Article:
Finance Minister Jim Flaherty says he expects a temporary fix on the U.S. fiscal cliff crisis by the end of the year, and hopes Canada will avoid becoming collateral damage in the political battle that could ensue through early 2013.

In an interview to be broadcast on CTV's Question Period Sunday, the finance minister said that the potential for a budget crisis south of the border means Canada’s primary concern will be avoiding a recession.

U.S. Federal Reserve Chairman Ben Bernanke has stated that the effect of falling off the fiscal cliff over the course of the full year would be 4-5 per cent of the U.S. GDP. If that were to happen, Flaherty said, Canada would fall into a recession "before too long."

Though he issued warnings, Flaherty downplayed the term "fiscal cliff."

"It is a decline, you know -- it’s not really a cliff," Flaherty said, adding he’s hopeful congress will "sort it out" in January and February.

"I do talk to (U.S. Secretary of Treasury Tim) Geithner, I do talk to Republican members of Congress," Flaherty said. "There has been some progress and so I'm hopeful that they’ll at least patch it for the New Year and then move to a genuine solution for the longer term."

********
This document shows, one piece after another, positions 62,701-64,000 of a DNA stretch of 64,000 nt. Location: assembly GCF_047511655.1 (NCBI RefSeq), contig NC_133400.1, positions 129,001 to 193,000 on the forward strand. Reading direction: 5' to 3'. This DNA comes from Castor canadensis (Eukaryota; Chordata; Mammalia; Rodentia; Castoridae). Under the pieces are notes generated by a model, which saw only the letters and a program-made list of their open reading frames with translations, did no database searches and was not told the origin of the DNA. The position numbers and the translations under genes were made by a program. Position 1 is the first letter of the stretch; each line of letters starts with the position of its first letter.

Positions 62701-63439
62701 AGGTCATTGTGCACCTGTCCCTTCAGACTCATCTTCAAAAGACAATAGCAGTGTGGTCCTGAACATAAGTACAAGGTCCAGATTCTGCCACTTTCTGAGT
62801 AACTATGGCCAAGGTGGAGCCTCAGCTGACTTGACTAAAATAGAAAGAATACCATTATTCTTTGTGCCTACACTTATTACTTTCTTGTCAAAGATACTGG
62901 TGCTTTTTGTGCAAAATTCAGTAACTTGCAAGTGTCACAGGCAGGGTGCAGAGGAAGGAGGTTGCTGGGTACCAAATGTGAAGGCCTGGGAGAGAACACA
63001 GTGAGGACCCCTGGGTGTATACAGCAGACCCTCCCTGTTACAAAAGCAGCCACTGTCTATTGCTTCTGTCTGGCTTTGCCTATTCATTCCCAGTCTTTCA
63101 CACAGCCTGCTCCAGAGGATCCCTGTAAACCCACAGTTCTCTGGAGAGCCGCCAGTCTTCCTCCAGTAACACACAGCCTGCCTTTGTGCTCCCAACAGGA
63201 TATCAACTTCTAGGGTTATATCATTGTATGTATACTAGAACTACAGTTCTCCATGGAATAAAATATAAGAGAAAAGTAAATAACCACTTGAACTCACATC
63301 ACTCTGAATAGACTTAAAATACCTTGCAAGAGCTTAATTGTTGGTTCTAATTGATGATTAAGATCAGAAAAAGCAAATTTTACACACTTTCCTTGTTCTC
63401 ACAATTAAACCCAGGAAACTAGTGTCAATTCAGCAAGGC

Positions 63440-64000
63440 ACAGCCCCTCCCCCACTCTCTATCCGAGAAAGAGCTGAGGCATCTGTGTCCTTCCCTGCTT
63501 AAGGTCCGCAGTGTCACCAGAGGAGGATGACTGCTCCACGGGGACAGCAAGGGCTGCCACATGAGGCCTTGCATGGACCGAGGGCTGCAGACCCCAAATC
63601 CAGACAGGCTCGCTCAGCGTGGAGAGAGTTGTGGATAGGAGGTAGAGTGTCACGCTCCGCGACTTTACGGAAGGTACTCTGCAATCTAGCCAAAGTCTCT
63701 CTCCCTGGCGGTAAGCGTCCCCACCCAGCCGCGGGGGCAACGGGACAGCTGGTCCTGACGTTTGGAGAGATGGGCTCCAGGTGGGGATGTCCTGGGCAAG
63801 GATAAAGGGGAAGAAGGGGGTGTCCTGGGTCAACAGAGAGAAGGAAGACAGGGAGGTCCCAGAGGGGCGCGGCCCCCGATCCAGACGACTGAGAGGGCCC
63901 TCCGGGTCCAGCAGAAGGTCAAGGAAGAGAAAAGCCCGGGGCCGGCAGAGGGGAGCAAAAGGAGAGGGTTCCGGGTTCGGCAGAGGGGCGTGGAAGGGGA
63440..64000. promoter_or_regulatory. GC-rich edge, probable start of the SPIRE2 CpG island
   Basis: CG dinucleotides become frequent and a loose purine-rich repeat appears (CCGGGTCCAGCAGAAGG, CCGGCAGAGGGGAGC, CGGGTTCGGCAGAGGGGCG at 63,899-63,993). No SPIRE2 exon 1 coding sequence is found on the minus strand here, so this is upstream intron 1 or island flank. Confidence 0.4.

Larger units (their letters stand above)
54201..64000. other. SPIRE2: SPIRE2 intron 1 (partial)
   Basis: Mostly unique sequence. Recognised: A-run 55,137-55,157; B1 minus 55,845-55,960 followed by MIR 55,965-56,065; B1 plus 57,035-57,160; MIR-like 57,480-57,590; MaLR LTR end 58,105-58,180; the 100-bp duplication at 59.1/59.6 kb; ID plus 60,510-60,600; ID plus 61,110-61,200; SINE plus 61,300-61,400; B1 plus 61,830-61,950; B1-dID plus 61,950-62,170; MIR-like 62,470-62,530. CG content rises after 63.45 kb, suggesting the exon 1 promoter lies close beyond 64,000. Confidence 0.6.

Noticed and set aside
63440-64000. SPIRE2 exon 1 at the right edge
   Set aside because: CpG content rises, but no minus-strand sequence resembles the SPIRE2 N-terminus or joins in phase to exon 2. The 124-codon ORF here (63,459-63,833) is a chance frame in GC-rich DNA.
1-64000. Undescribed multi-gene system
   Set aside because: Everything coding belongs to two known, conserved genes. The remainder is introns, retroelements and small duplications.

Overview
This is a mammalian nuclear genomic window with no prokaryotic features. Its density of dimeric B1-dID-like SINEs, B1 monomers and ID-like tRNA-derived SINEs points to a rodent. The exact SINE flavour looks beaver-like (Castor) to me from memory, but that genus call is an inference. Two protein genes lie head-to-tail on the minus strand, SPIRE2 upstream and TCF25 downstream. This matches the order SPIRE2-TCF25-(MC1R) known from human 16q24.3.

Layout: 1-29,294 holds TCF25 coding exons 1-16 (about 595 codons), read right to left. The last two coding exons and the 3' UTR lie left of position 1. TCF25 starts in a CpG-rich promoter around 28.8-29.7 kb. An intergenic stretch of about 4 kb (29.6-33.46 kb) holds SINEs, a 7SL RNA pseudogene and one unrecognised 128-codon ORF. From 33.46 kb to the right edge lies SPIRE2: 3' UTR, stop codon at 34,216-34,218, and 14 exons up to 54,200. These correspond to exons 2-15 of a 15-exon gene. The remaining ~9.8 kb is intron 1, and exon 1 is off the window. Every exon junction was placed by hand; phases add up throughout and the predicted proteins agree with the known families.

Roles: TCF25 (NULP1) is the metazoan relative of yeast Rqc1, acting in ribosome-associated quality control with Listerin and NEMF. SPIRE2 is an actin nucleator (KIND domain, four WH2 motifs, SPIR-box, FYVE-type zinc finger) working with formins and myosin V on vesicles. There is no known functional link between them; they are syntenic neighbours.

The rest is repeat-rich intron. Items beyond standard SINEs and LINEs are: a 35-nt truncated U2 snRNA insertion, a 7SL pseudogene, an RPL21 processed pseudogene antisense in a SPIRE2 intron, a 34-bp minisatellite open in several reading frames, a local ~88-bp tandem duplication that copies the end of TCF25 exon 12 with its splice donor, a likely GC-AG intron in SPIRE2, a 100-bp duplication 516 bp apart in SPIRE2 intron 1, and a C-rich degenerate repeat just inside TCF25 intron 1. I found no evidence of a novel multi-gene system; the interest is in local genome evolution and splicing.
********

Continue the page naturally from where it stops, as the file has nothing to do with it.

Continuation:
Flaherty said the real concern lies in the potential for uncertainty in business markets.

"The equity goes up and down, they’ll bounce around. But we really need all the capital that’s sitting in American businesses and on the balance sheets of Canadian businesses to be invested in our economies because that’s where the growth was going to come from," Flaherty said.

  • Watch the complete interview with Question Period host Kevin Newman on CTV Sunday at 11 a.m. in Ontario, Quebec & Manitoba; noon in Atlantic Canada, 2 p.m. in B.C.; 3 p.m. in Alberta & Saskatchewan

The minister, who is meeting with provincial and territorial finance ministers Sunday and Monday, says a contingency plan is on their agenda and he has confidence ministers will work cohesively.

"The federation does tend to pull together, particularly the finance ministers, because we all deal with the numbers when times get tough. Now, I’m not anticipating the need to do that. I think the Americans will see the light."

While Flaherty took an open, positive stance on Canada's fiscal future, he closed the door on improving the Canada Pension Plan for now, saying the timing is not right.

"The economy is too slow. Our growth is modest. It’s not a time to put another burden on employers or employees."

He said the big issue right now is encouraging Canadians to save for retirement.